Heidi Armstrong

Injury Recovery Coach

My friend Steve jokes after our winter swims, “we put the “high” in hypothermia.

I grew up swimming competitively and, like so many swimmers, I burned out. I’d developed an allergy to the stripe on the bottom of the pool. Without regret, one late night I drove by Goodwill, barely slowing down to open the door and toss out my swimming equipment and parka. That was 1993.

In November 2010, I suffered a life-changing injury. As an athlete, movement is how I connect with my life and process everyday stress. If I wanted to preserve my sanity, I needed to find an injury-friendly way to move.

Re-enter swimming, and what turned out to be, like my injury, something that would change my life–Barton Springs.

It took my best friend two years to convince me to swim at Barton Springs. I hated the thought of being cold while swimming. Finally, in the summer of 2013, I borrowed a wetsuit from a friend and did my first swim at Barton Springs on July 4, 2013. After 2 miles, I didn’t want to get out! I was in heaven surrounded by beautiful plants, bubbles, fish, and turtles. While I had acclimated to summer swimming in a wetsuit, my body hadn’t acclimated to winter swimming, so I swam inside during the winter of 2013. On one of my first post-winter swims back at Barton Springs in the spring of 2014, I met Steve Frost, and the two of us became fast friends. Steve introduced me to a bunch of other swimmers, and, before I knew it, I had a crew of new swim friends. (Maybe you’ve seen our blue swim caps at the pool. We call ourselves the Austin Water Moccasins (there’s a good story behind our name).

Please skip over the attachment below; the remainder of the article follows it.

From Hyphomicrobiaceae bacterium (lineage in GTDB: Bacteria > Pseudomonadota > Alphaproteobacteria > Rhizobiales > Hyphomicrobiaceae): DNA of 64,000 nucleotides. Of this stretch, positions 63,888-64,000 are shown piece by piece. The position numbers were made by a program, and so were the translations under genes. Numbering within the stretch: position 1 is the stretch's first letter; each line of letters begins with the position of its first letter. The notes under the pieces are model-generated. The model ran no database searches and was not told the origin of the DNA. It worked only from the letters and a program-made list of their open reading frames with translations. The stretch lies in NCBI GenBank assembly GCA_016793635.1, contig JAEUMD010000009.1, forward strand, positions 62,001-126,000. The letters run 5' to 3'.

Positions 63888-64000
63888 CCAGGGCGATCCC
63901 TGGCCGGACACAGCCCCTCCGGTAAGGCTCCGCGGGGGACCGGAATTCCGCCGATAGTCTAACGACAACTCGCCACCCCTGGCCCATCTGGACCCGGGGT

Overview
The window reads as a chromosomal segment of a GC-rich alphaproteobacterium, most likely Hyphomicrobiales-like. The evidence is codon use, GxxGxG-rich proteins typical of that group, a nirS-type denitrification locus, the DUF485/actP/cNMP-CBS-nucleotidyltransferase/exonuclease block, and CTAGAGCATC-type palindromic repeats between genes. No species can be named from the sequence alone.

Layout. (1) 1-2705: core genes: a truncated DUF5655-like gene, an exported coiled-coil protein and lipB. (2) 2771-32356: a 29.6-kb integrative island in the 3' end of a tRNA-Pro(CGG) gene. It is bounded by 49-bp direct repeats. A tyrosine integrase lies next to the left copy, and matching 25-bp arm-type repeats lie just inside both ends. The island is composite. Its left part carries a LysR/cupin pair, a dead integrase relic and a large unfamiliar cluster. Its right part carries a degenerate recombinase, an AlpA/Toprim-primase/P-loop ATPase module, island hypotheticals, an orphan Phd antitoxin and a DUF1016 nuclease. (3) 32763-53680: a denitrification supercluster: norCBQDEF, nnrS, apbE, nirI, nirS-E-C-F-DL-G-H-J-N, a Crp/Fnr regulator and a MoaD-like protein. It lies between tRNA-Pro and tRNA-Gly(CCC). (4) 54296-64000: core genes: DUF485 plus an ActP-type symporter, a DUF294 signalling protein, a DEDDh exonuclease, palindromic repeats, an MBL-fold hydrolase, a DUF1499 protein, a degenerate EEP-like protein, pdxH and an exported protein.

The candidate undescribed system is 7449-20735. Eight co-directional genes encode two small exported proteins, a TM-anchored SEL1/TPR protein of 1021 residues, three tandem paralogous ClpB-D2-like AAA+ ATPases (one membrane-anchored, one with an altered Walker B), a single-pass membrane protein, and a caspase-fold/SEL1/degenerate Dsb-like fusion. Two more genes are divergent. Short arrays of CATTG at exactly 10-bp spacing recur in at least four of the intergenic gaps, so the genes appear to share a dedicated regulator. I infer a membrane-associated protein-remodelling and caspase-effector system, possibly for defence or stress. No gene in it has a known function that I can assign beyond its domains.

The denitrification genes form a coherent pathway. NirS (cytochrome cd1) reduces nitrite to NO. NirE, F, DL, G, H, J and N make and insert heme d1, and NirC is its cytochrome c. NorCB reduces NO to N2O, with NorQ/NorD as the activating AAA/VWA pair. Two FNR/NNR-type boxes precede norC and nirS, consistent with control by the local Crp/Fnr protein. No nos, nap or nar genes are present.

During the spring and summer of 2014, I trained–still in my wetsuit–in Barton Springs for an 11-mile open water swim. Each swim was more heavenly than the last. I decided to tough out the winter of 2014–swimming outside in my wetsuit–because I couldn’t imagine life without the Springs or my friends; I was hooked. What a glorious winter that was. I cherished every steamy, heavenly morning swim. I loved watching the cormorants dive like torpedoes as they fished.

In the spring of 2015, I decided I had acclimated enough to begin swimming without my wetsuit. After about 3 months, I was wetsuit-free! I acclimated so well that I trained for a 10-kilometer open water race all without a wetsuit! In the winter of 2015, I was able to swim comfortably through the season with no wetsuit.

I’m sharing my cold-water acclimation journey to let everyone know it’s possible to acclimate to Barton Springs; our bodies are incredibly adaptable. To acclimate to Barton Springs is to experience true freedom from stress and anxiety and to connect with nature in the purest sense I know.

Barton Springs equals magic to me. It has brought me a sense of peace, escape from my disability and pain, and pure joy. My friend Steve jokes after our winter swims, “we put the “high” in hypothermia.” The euphoria post-Barton Springs swimming can’t be beat!

In 2015, our gaggle swimmer friends coined itself the Austin Water Moccasins. We can be found in the water sporting bright blue or pink swim caps or enjoying a poolside chat with one another. I love that I almost always see a fellow Moccasin on my visits to the Springs.

I couldn’t walk without crutches for four years, but I experienced full freedom from disability in the cold waters of Barton Springs.

Heidi Armstrong is the founder of www.injuredathletestoolbox.com and an Injury Recovery Coach. Heidi works one on one with injured athletes, helping them to move from feeling frustrated, impatient, and angry, to feeling optimistic, patient, and motivated by using the essential tools for injury recovery. PS-To Heidi, an athlete is anyone who enjoys movement.